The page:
Kevin J. Mullen

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Kevin J. Mullen (October 7, 1935 in San Francisco – April 18, 2011 in Novato, California) was an American crime writer.

Life[edit]

Mulen served in the 82nd Airborne Division. He served with the San Francisco Police Department, from 1959 to 1985, reaching the rank of deputy chief.[1] He has written in magazines and newspapers (The San Francisco Chronicle)[2] on criminal justice issues.

Awards[edit]

Works[edit]

  • SFPD Homicide Case Fil e: Introduction for The Body in the Bay, produced by Paul Drexler and Julie Marsh
  • Let Justice Be Done: Crime and Politics in Early San Francisco. University of Nevada Press. July 1995. ISBN 0-87417-146-6. 
  • Dangerous Strangers: Minority Newcomers and Criminal Violence in the Urban West, 1850-2000. Palgrave Macmillan. August 2005. ISBN 1-4039-6978-7. 
  • The Toughest Gang in Town: Police Stories From Old San Francisco. Noir Publications. July 2005. ISBN 0-926664-09-3. 
  • Chinatown Squad: Policing the Dragon From the Gold Rush to the 21st Century. Noir Publications. August 2008. ISBN 978-0-926664-10-4.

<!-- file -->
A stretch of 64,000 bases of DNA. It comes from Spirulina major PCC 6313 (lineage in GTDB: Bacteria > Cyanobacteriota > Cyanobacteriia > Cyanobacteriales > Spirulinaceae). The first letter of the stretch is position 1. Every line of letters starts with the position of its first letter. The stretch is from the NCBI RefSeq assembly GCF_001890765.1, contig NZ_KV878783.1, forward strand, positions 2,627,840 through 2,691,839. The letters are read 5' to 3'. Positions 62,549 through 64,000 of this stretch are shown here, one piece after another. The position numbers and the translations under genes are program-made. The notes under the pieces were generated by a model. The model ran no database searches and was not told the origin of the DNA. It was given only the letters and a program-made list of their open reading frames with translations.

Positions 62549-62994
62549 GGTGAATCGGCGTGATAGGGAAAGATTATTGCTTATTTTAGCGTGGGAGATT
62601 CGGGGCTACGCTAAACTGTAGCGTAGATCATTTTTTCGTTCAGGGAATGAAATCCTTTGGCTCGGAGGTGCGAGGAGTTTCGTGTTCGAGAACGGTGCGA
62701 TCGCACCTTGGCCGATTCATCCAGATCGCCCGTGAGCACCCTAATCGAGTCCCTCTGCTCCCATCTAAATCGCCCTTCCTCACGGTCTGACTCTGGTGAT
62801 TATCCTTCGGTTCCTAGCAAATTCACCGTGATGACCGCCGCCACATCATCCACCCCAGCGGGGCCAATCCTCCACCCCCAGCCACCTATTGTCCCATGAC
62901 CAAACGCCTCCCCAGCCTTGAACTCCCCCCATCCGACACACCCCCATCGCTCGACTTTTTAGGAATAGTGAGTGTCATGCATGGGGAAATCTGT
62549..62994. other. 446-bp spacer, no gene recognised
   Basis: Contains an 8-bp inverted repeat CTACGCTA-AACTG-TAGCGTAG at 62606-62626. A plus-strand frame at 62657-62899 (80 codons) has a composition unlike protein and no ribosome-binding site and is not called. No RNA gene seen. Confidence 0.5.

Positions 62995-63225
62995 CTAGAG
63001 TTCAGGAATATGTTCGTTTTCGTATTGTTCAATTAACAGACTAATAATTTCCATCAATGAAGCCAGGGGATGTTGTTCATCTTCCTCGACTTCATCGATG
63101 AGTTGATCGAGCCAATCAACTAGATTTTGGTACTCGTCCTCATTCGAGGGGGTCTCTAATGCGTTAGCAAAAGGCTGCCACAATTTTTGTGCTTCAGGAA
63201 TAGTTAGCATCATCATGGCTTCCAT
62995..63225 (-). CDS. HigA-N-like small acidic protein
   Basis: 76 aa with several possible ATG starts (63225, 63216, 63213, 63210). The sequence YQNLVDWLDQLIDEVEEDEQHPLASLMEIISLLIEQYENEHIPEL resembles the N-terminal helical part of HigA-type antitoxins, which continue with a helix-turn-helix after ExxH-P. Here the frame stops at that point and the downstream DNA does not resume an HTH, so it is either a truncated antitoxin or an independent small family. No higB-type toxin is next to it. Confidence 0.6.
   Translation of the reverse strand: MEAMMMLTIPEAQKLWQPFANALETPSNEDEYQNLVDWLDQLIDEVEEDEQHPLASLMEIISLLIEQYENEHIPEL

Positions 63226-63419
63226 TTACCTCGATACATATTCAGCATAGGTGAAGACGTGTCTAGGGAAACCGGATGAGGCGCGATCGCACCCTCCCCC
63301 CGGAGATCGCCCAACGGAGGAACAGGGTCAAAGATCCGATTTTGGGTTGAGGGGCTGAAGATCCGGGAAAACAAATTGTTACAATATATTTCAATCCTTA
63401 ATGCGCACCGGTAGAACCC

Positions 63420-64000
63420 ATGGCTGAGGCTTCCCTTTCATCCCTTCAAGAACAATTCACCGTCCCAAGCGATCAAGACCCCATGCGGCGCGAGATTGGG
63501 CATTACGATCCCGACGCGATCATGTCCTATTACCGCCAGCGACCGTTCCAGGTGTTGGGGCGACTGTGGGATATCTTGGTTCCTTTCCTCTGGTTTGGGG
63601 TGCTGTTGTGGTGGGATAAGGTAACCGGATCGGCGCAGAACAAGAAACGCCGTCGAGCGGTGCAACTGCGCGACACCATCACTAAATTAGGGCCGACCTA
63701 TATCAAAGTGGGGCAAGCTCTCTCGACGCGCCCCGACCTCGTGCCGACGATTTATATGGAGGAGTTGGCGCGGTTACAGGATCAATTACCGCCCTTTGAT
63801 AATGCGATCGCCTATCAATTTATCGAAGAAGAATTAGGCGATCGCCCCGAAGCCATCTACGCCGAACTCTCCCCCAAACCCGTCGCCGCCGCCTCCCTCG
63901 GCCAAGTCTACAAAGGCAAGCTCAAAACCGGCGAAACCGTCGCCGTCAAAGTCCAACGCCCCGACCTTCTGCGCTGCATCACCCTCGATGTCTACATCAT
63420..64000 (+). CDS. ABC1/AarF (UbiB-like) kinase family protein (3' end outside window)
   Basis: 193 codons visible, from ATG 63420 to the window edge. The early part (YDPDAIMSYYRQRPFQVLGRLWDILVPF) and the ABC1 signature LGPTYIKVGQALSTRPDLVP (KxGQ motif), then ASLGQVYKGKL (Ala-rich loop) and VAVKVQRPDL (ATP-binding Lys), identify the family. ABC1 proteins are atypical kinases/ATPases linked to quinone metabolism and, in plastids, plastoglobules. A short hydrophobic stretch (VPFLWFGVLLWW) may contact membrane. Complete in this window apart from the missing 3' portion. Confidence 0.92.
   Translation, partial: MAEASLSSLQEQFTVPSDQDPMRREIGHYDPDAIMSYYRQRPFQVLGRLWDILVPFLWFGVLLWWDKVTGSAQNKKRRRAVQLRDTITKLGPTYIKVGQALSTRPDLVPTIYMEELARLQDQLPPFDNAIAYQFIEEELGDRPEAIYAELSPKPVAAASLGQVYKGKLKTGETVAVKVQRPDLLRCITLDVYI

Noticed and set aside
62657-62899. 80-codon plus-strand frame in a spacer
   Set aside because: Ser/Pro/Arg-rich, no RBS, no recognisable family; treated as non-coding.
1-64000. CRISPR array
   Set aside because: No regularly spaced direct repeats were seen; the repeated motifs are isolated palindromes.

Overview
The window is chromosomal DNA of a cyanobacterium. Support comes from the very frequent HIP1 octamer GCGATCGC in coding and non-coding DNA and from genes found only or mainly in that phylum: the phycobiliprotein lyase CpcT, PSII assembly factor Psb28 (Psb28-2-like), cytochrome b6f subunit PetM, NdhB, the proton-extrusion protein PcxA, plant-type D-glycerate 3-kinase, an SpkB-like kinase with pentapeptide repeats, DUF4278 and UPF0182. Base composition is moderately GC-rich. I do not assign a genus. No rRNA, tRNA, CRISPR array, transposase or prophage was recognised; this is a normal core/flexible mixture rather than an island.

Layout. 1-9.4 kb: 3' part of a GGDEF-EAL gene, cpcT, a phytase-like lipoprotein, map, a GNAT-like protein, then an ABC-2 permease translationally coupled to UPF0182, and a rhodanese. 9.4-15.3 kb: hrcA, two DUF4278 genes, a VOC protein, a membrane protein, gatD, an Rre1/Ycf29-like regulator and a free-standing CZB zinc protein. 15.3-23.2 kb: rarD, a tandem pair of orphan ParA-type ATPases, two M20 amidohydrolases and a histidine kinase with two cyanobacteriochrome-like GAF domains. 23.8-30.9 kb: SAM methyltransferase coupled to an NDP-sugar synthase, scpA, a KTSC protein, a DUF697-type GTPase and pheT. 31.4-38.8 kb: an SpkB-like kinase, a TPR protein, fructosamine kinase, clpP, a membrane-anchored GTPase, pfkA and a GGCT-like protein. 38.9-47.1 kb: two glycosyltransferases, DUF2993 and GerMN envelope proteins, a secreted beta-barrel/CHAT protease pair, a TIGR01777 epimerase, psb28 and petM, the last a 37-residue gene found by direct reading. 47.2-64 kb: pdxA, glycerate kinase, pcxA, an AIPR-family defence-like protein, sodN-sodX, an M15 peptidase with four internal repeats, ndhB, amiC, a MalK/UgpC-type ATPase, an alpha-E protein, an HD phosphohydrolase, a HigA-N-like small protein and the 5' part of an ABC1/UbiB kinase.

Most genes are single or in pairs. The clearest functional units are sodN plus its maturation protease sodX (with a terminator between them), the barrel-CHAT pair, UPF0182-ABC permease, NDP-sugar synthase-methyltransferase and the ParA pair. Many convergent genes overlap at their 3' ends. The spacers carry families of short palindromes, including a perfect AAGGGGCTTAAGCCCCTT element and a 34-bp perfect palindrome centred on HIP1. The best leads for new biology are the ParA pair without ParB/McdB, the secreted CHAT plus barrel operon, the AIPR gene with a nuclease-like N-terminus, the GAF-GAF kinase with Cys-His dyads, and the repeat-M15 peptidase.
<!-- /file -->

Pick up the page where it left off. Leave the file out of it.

Newspaper Columns[edit]

Memoir[edit]

  • The Egg Man's Son. Virtualbookworm.com Publishing, Incorporated. September 2009. ISBN 978-1-60264-463-2. 

Reviews[edit]

Mr. Mullen clearly demonstrated that crime and violence in the city were not so much a consequence of the wild rush for gold but the conflict created by disparate groups with different values occupying the same space. His new book, which reflects more than a decade of research, develops a similar theme but over a century and a half. The breadth and depth of the study is spectacular and should firmly establish Kevin Mullen as the authority on crime and violence in San Francisco. At the same time, the book is full of interesting anecdotes and colorful descriptions that could hardly be surpassed by a detective novel.[3]

References[edit]

  1. ^ http://www.sanfranciscohomicide.com/reviews.htm
  2. ^ "SFGate Search Results for Kevin+J.+Mullen". The San Francisco Chronicle. September 27, 2010. 
  3. ^ Roger D. McGrath. "Criminal Aliens". The San Francisco Chronicle. 

External links[edit]